Various projects were already either operating or under development at Xerra, Mr Cotter said.
They included work improving the user interface for Xerra Gateway, which provided New Zealanders with free access to the Copernicus Programme satellite data collected by the Sentinel satellites. The data would have a "measurable impact" on New Zealand's agritech industry, change how its maritime domain was protected and help local and national government manage its environment and natural resources, Mr Cotter said.
Products were under development for several clients but could not be discussed at this stage due to commercial sensitivity, he said.
MBIE manager, strategic investments, science investments, Danette Olsen, said MBIE remained "comfortable" that Xerra retained the original objectives of the Regional Research Institutes policy and the Xerra business plan.
"Regional Research Institutes were designed to benefit the regions, stimulating leading edge, industrially exploitable and commercially focused research. Recruiting researchers, undertaking research projects, and accelerating business development as a result of research uptake does take time. As Xerra grows it will continue to have the focus of its operations in the Otago region.
"MBIE expects Xerra to continue to be responsive to changing conditions and new opportunities."
• Opened in July 2017 as the Centre for Space Science Technology and was rebranded as Xerra — New Zealand’s Earth Observation Institute — in April this year. It has $14.7million of funding over three years from the Ministry of Business, Innovation and Employment under the Government’s Regional Research Institute initiative.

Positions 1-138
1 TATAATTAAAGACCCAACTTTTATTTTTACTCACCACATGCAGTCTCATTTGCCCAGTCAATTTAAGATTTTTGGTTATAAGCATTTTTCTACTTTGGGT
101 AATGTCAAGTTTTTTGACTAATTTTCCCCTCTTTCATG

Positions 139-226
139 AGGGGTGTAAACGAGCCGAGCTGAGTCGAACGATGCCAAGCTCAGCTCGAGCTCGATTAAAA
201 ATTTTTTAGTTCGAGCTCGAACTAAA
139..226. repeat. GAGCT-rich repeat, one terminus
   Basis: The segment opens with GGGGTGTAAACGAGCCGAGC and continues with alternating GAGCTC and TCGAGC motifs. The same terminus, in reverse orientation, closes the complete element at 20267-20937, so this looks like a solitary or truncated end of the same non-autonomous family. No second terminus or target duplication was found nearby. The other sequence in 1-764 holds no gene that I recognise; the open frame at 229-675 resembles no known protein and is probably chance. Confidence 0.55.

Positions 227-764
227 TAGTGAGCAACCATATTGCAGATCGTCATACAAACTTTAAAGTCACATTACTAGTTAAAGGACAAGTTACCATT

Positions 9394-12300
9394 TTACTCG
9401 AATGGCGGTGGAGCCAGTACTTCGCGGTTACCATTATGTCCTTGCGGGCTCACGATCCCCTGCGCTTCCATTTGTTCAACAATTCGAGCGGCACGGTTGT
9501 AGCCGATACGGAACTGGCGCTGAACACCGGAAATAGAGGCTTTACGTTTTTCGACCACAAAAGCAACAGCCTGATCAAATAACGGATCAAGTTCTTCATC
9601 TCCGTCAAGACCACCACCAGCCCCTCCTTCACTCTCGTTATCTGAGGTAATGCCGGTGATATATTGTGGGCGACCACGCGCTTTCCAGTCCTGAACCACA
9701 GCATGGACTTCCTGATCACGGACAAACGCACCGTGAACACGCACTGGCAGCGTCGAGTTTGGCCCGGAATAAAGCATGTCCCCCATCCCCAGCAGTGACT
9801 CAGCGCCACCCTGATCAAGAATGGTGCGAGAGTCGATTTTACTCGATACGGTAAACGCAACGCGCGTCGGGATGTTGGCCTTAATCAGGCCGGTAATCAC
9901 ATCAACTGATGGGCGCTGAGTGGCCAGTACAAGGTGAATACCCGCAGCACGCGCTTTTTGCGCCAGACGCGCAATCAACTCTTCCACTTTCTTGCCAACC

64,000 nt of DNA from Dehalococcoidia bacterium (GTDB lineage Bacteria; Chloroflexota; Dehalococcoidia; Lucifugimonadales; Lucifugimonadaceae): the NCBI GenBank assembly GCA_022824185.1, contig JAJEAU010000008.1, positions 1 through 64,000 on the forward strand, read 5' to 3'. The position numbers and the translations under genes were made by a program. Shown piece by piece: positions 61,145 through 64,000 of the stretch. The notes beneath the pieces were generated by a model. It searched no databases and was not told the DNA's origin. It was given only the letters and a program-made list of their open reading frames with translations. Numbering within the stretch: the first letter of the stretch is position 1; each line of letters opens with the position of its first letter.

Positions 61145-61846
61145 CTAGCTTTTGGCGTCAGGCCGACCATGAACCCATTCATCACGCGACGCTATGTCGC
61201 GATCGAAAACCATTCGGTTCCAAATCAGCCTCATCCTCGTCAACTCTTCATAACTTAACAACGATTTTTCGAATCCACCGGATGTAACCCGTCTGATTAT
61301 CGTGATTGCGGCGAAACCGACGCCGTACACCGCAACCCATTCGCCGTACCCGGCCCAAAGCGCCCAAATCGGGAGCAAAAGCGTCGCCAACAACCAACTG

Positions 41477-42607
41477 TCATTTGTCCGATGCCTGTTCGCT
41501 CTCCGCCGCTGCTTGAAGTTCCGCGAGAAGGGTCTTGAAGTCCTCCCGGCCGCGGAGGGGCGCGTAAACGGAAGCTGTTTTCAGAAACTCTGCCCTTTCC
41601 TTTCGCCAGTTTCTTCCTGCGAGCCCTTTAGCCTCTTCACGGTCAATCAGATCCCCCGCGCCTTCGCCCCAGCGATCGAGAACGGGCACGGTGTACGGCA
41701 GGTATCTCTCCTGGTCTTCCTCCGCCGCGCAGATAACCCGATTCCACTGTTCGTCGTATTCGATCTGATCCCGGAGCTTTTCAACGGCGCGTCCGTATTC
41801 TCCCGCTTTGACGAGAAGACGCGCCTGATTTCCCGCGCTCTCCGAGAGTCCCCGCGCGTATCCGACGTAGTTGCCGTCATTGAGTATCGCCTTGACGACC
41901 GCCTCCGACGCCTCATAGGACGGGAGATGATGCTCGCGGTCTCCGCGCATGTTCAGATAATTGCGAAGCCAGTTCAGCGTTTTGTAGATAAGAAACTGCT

• Was initially proposed as a space research institute with 40 full-time equivalent (FTE) staff, about half of who would be based in Alexandra. But its business case was subsequently remodelled. Of Xerra’s 17 staff, three are based in Alexandra and the rest elsewhere in New Zealand.
• Has been involved in a variety of research, collaborative and commercial projects over the past two years, including providing access for New Zealanders to a
variety of satellite data.
SNAPSHOT OF XERRA PROJECTS
• Xerra is now an official reseller for four commercial satellite data providers — Airbus, Planet, Maxar (previously Digital Globe) and Spire.
• It has also secured a partnership with Nasa’s "Ecostress" mission, providing data from a number of ground sensors throughout New Zealand, which helps calibrate and validate the measurements recorded from space. The measurements, of the temperature of plants, show when plants are under stress, as an early indication
of drought and understanding the impacts of climate change in the region.
• Xerra’s Dr Moritz Lehmann is continuing work on his research monitoring lake quality from space. His work is now being used by a research team in Italy to monitor the colour of their local lakes.